The basis of the new regulations was individual accumulations by means of deposits in the savings bank, upon which the bank was to pay interest. The interest upon the fund of 200,000 lire ($38,600) was to be distributed among this group of depositors proportionately to their deposits during the current year, but not to exceed the actual amount of deposits, or 40 lire ($7.72), to one person within any one year. These additional credits were to be interest bearing like the original deposits. The essential features making these saving deposits a form of unemployment relief are the rules that withdrawals from the account may be made only if proof is furnished that the depositor is at the time unemployed without any fault of his and that the withdrawals must not exceed 1.50 lire (29 cents) per day. These withdrawals must be made by the depositor in person, and if he, while out of work, endeavors to make withdrawals through another person without giving a satisfactory reason for such action he loses the credits already given him, with the interest accrued, and the additional credits due during the year. The additional credits and the interest accrued on these remain on the account of the depositor for the following year if not used during the current year. In case of death of the insured these credits and the interest accrued, if not used by the depositor, revert to the fund, while the contributions made by the insured and interest on these contributions revert to the heirs. Thus, a workman participating in this plan of unemployment relief does not run any risk of losing the savings made. The new plan of 1901 reduced itself to gratuitous contributions by the bank, without any risk on the part of the depositor. This proved more popular, and the number of depositors grew so large that it soon became doubtful whether it would be possible to pay the maximum bonus of 40 lire ($7.72) allowed by the regulation. As this maximum limit was likely to give rise to an impression that such bonuses would actually be paid, it was eliminated from the regulation, and the determination of the limit was left entirely to an administrative council.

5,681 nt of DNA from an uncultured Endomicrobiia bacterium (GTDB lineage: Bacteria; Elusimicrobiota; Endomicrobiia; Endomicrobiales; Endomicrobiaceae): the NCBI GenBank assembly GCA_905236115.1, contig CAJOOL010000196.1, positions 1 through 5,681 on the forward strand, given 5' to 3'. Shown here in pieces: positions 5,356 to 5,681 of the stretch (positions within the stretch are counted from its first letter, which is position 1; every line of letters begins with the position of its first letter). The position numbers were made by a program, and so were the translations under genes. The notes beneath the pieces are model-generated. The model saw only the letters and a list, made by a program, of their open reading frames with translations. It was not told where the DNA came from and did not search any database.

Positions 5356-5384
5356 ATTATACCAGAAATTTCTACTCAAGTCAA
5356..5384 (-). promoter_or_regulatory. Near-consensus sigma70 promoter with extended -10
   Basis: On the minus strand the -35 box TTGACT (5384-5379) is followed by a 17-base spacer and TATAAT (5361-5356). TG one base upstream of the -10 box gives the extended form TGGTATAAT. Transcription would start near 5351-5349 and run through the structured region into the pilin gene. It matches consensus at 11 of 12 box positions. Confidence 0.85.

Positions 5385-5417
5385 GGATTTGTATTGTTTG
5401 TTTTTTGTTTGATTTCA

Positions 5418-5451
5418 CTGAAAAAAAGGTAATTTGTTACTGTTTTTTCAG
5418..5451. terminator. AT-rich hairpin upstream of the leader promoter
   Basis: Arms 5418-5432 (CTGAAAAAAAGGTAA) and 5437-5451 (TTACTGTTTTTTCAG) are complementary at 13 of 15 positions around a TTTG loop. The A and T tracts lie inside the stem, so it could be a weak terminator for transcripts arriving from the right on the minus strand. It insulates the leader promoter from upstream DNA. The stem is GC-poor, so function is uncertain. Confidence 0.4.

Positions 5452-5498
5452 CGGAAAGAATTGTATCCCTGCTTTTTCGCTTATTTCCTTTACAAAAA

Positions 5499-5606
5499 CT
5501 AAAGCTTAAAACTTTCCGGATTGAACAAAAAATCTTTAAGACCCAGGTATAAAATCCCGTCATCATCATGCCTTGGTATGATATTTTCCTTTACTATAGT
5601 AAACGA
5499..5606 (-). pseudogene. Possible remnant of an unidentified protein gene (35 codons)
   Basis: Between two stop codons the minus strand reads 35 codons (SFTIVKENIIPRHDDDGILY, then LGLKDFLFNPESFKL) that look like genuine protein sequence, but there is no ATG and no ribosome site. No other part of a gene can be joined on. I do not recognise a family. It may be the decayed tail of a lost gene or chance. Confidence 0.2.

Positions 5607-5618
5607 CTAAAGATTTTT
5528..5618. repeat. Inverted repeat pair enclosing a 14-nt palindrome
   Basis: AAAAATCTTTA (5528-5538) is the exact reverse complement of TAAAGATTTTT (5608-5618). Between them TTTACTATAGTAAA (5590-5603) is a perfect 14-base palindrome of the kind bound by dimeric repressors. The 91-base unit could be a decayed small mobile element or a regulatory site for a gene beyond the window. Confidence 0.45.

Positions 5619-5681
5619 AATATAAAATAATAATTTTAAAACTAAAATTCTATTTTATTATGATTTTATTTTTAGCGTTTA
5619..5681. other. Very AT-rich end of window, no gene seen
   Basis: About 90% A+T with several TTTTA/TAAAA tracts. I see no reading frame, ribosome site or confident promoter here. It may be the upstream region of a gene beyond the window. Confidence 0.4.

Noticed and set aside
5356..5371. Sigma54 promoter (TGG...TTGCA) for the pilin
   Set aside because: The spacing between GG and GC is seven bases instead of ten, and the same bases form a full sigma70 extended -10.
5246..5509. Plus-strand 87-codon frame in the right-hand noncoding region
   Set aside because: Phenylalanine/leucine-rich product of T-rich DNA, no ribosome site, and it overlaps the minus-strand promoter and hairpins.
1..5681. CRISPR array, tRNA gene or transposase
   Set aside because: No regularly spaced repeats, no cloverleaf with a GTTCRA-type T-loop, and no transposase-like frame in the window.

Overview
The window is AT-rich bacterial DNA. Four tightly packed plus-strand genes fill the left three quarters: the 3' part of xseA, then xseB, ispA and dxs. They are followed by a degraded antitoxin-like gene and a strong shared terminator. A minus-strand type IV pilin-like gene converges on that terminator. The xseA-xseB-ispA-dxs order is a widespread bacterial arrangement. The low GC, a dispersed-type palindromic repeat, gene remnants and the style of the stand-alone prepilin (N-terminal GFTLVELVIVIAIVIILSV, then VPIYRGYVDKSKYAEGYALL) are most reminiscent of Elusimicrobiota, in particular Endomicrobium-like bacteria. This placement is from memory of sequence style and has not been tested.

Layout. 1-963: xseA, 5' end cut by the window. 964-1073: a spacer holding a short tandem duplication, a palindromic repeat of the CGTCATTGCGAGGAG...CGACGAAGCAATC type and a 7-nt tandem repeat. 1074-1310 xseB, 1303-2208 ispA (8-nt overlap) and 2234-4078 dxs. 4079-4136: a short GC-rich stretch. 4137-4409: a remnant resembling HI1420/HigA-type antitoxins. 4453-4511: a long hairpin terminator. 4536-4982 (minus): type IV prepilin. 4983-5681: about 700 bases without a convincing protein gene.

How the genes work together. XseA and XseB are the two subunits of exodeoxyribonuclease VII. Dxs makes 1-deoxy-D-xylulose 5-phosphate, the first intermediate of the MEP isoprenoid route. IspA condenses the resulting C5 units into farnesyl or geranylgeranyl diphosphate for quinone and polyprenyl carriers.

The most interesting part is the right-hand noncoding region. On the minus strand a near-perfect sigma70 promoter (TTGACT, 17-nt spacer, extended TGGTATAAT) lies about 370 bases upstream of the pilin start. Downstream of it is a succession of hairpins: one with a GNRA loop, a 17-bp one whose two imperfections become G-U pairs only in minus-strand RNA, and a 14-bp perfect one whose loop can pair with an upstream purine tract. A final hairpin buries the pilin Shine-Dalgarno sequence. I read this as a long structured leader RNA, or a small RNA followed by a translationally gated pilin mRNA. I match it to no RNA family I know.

In the same year persons under 18 years of age were excluded, and to persons from 18 to 21 years the daily compensation was limited to 1 lira (19 cents), because it was feared that in case the daily benefit was higher than the earnings of the young persons the system of unemployment relief might prove a factor for the encouragement of laziness and unemployment. Later it was also decided to exclude female wage-earners because of the difficulty experienced in establishing the lack of employment in lines of female work. Toward the end of 1901 the influx of depositors was so great that it was found necessary to increase the fund by another 100,000 lire ($19,300) and to limit the members to residents not of the province, but of the city of Bologna. The increase of depositors under this form continued, however, and by 1903 it became evident that a further reduction of the bonuses below an amount which would be at all adequate was necessary unless further restrictions were placed in the classes of persons admitted.
All wage-workers under age were therefore excluded under the assumption that they had lighter obligations and often had the chance of obtaining relief from their homes. Persons over 65 years of age were also excluded because at that age unemployment assumes the nature of invalidity and must be handled as such. Notwithstanding these limits the cost of this system grew. very rapidly, and soon various abuses asserted themselves, such as deception concerning conditions of unemployment, voluntary unemployment, fraudulent deposits through loans so as to increase the available sum of benefits. The detection of these fraudulent practices became a very difficult matter. Against the commonest form of fraud, that of an employed wage-worker receiving unemployment benefits, the remedy was proposed of demanding the daily appearance of those claiming benefits so as to establish the fact of unemployment. It was even suggested that the unemployed appear twice a day, since it was quite apparent that no employed worker could absent himself twice a day from his shop and keep his employment. But the consideration of the discomfort to the unemployed by doubling trips in all kinds of weather, sometimes over great distances, with the temptation to spend, prevailed against this plan.